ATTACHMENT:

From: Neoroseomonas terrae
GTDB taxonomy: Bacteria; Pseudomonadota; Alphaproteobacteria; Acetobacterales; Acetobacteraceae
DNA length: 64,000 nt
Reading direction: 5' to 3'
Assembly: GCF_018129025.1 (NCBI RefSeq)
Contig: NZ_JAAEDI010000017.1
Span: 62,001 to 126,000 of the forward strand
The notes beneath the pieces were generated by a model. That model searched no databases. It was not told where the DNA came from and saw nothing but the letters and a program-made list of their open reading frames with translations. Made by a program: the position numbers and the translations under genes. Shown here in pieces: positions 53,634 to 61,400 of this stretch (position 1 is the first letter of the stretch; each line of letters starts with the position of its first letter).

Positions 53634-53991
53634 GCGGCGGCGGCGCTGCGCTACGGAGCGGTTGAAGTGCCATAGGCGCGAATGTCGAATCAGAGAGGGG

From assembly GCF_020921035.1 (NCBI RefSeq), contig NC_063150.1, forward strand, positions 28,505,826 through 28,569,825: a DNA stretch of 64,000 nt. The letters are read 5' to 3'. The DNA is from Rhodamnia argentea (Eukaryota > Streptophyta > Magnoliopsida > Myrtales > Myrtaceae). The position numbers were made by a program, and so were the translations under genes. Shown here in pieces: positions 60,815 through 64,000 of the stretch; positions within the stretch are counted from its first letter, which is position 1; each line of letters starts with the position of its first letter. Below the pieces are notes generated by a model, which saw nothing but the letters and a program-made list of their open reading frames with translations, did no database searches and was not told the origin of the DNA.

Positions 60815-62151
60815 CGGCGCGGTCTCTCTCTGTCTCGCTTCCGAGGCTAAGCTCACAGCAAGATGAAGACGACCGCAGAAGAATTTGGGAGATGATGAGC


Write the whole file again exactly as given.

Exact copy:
From: Neoroseomonas terrae
GTDB taxonomy: Bacteria; Pseudomonadota; Alphaproteobacteria; Acetobacterales; Acetobacteraceae
DNA length: 64,000 nt
Reading direction: 5' to 3'
Assembly: GCF_018129025.1 (NCBI RefSeq)
Contig: NZ_JAAEDI010000017.1
Span: 62,001 to 126,000 of the forward strand
The notes beneath the pieces were generated by a model. That model searched no databases. It was not told where the DNA came from and saw nothing but the letters and a program-made list of their open reading frames with translations. Made by a program: the position numbers and the translations under genes. Shown here in pieces: positions 53,634 to 61,400 of this stretch (position 1 is the first letter of the stretch; each line of letters starts with the position of its first letter).

Positions 53634-53991
53634 GCGGCGGCGGCGCTGCGCTACGGAGCGGTTGAAGTGCCATAGGCGCGAATGTCGAATCAGAGAGGGG

From assembly GCF_020921035.1 (NCBI RefSeq), contig NC_063150.1, forward strand, positions 28,505,826 through 28,569,825: a DNA stretch of 64,000 nt. The letters are read 5' to 3'. The DNA is from Rhodamnia argentea (Eukaryota > Streptophyta > Magnoliopsida > Myrtales > Myrtaceae). The position numbers were made by a program, and so were the translations under genes. Shown here in pieces: positions 60,815 through 64,000 of the stretch; positions within the stretch are counted from its first letter, which is position 1; each line of letters starts with the position of its first letter. Below the pieces are notes generated by a model, which saw nothing but the letters and a program-made list of their open reading frames with translations, did no database searches and was not told the origin of the DNA.

Positions 60815-62151
60815 CGGCGCGGTCTCTCTCTGTCTCGCTTCCGAGGCTAAGCTCACAGCAAGATGAAGACGACCGCAGAAGAATTTGGGAGATGATGAGC